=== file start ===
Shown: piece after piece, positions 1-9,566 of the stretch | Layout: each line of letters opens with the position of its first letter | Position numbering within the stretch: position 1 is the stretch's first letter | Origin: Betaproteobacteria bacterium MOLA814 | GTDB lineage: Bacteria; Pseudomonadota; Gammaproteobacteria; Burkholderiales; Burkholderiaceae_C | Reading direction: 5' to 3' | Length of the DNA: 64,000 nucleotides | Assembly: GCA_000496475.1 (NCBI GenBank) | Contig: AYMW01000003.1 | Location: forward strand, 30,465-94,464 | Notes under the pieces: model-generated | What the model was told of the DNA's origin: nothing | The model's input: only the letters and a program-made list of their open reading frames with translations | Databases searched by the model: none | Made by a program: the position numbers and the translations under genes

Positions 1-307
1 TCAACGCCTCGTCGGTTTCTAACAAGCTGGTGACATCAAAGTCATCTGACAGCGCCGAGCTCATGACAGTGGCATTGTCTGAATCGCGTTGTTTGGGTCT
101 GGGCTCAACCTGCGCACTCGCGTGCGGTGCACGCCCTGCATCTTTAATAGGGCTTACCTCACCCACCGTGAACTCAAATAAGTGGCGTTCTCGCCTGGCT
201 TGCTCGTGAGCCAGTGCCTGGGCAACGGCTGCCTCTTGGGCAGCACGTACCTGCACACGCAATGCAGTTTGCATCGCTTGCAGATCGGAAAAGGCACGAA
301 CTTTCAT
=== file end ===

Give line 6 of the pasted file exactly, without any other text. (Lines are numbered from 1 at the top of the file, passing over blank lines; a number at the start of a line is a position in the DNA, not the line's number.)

301 CTTTCAT